Did you know that insurance companies typically consider your credit history, whether positive or negative, when you apply for auto or homeowners insurance? Insurers may use your credit information when deciding whether to approve your insurance application and when determining the premium you'll pay.
Why does your credit history matter when you apply for insurance?
Studies by independent researchers and insurance industry actuaries have convinced insurance companies that a strong correlation exists between your credit history and the likelihood that you'll file an insurance claim. Using information contained in your credit record, an insurer calculates your insurance score. If your insurance score is low, the insurer may consider you to be less of a risk than if your insurance score is high.
How is your insurance score determined?
Although methods vary, an insurance company typically calculates your insurance score by applying a mathematical formula to statistically significant factors on your credit record. These factors may include the amount of debt you have outstanding, whether you have serious blemishes on your credit report (such as past-due amounts, collection actions, and bankruptcies), and the number of times you've applied for credit within the past year.
Will a low insurance score prevent you from buying insurance?
Not necessarily. Because your insurance score is generally just one of the factors insurers use to decide whether or not to offer you coverage, an insurer may decide to approve your application even if you have poor credit. However, a low insurance score often places you in a higher risk category, and you may end up paying a higher premium for insurance.
Keep in mind, too, that every insurance company has its own underwriting standards. Even if one insurance company rejects your application due to poor credit, another insurance company may issue you a policy.
What if you have little or no credit history?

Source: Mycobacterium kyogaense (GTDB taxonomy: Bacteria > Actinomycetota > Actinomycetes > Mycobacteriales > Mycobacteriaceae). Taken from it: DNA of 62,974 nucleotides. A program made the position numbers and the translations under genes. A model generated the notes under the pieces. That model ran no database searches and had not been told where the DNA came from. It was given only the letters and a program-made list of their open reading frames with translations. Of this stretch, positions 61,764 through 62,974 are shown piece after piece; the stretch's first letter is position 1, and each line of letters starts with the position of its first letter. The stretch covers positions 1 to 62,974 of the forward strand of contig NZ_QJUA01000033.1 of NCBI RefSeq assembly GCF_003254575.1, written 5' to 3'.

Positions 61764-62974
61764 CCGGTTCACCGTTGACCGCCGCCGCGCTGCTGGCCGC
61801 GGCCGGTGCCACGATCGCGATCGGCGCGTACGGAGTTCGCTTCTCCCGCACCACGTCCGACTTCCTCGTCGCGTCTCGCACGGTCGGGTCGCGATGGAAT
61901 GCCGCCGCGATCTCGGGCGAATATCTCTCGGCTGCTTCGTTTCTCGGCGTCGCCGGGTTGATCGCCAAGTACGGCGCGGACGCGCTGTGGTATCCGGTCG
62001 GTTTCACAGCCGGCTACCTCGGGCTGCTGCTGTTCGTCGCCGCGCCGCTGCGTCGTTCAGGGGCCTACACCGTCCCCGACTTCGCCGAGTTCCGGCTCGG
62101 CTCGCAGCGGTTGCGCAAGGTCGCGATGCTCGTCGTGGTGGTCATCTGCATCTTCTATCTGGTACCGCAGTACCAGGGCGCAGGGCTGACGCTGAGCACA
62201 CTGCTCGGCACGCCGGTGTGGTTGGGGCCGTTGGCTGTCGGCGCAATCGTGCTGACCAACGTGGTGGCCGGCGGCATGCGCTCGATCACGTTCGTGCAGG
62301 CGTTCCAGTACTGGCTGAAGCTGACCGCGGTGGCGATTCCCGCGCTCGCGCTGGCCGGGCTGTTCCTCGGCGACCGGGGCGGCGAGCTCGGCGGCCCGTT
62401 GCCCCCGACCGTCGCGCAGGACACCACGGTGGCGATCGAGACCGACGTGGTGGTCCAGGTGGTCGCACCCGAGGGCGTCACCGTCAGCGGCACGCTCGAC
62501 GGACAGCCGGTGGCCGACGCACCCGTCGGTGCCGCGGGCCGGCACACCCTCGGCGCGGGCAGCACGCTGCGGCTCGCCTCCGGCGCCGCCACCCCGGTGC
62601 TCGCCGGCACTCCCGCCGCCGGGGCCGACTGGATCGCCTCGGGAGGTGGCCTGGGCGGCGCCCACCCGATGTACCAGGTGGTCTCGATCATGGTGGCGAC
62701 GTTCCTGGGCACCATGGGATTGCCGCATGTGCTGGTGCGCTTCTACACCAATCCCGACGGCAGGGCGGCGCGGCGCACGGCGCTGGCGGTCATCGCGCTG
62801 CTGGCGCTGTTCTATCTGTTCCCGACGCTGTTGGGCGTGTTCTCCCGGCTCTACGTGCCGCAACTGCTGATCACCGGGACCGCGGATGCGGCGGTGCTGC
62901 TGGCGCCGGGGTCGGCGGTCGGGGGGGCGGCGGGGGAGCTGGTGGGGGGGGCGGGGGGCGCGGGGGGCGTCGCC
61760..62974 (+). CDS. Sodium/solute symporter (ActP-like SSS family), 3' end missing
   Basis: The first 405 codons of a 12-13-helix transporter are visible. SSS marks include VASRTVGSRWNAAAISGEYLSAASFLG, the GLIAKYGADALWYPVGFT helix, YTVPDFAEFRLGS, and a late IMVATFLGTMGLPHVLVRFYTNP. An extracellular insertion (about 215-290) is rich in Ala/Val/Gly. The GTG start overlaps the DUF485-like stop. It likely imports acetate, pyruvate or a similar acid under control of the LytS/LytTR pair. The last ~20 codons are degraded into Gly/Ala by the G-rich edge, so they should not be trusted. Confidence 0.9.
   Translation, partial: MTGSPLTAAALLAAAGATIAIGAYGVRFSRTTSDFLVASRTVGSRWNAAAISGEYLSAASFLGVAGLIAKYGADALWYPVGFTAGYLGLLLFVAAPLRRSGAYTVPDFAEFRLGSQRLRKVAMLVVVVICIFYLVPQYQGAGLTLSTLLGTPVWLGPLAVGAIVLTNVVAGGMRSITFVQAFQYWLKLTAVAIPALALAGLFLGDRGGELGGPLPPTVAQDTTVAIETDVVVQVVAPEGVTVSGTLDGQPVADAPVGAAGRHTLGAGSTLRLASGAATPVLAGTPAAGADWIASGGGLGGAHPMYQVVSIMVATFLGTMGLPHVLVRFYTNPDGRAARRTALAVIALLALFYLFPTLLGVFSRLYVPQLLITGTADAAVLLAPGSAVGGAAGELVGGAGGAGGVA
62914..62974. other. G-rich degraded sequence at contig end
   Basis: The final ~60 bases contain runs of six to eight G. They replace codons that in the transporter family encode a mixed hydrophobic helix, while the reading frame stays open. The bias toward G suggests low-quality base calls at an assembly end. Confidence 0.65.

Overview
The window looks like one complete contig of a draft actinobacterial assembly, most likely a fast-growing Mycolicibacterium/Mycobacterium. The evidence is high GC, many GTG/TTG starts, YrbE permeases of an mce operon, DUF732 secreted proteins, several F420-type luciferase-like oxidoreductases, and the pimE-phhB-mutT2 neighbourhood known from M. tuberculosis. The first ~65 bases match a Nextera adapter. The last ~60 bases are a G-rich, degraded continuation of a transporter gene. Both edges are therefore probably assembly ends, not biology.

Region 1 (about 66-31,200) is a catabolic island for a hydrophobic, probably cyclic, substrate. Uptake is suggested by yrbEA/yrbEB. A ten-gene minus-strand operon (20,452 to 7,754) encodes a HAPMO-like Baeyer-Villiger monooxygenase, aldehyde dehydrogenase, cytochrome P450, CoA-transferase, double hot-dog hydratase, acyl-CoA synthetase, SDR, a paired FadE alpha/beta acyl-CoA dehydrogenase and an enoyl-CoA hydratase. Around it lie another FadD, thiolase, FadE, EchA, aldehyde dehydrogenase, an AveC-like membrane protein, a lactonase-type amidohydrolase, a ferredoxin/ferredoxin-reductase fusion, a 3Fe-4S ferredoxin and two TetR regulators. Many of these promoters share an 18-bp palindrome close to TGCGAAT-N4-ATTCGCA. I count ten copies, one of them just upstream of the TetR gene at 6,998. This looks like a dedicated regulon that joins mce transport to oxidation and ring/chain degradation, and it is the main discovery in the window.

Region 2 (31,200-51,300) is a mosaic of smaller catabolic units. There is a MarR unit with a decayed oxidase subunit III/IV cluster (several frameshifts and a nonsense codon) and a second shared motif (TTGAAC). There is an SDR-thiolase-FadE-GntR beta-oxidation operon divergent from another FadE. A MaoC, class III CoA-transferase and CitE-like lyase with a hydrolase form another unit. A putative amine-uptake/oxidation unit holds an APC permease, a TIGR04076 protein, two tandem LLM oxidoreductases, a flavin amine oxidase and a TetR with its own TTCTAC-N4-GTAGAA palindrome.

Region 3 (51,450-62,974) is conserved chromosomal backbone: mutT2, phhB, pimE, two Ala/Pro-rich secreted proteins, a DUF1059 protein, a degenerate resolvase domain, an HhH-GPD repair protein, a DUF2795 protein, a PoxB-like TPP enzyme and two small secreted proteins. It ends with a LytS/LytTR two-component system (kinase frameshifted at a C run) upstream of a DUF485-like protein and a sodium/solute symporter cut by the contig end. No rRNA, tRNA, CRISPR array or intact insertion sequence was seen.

In many states, having little or no credit history automatically places you into the "average" risk category. Other states prohibit insurers from even using credit as an underwriting factor if you have little or no credit history.
Can your insurer cancel or refuse to renew your insurance based on your credit?
In many states, an insurer can cancel or refuse to renew your insurance policy if your credit has deteriorated. However, some states have passed legislation prohibiting insurers from using your credit report as the sole basis for making decisions about cancellations and renewals.
Is there anything you should do?
Insurers must tell you if they look at your credit history when they consider your insurance application or when they determine the rate you'll pay for insurance. To find out if your credit history has affected your ability to get insurance or your insurance premium, contact an insurance company representative. Here are some other things you can do:
- Since laws vary from state to state, contact your state's insurance department if you have questions about the regulation of credit-based insurance scoring in your state.
- Know your rights. Under the Fair Credit Reporting Act, insurers must inform you that they've turned down your insurance application based on information in your credit report, and notify you that you have a right to request a free copy of that credit report.
- Shop around for insurance coverage. Different insurers have different policies regarding the use of insurance scores. The cost of insurance premiums may also vary, so comparison shop for the best deal.
- Check your credit report once a year. Order copies from the three major credit bureaus (Experian, Equifax, and Trans Union) and make sure they contain correct information. Dispute any errors with both your creditors and the credit bureaus.
- Ask your insurance company to rerun your credit score if you feel that doing so would improve your insurance rating (many states allow consumers to request this once per year). But check insurance regulations in your state first--some states allow insurers to take adverse action against current customers based on downturns in their credit scores.
This article was prepared by Broadridge.
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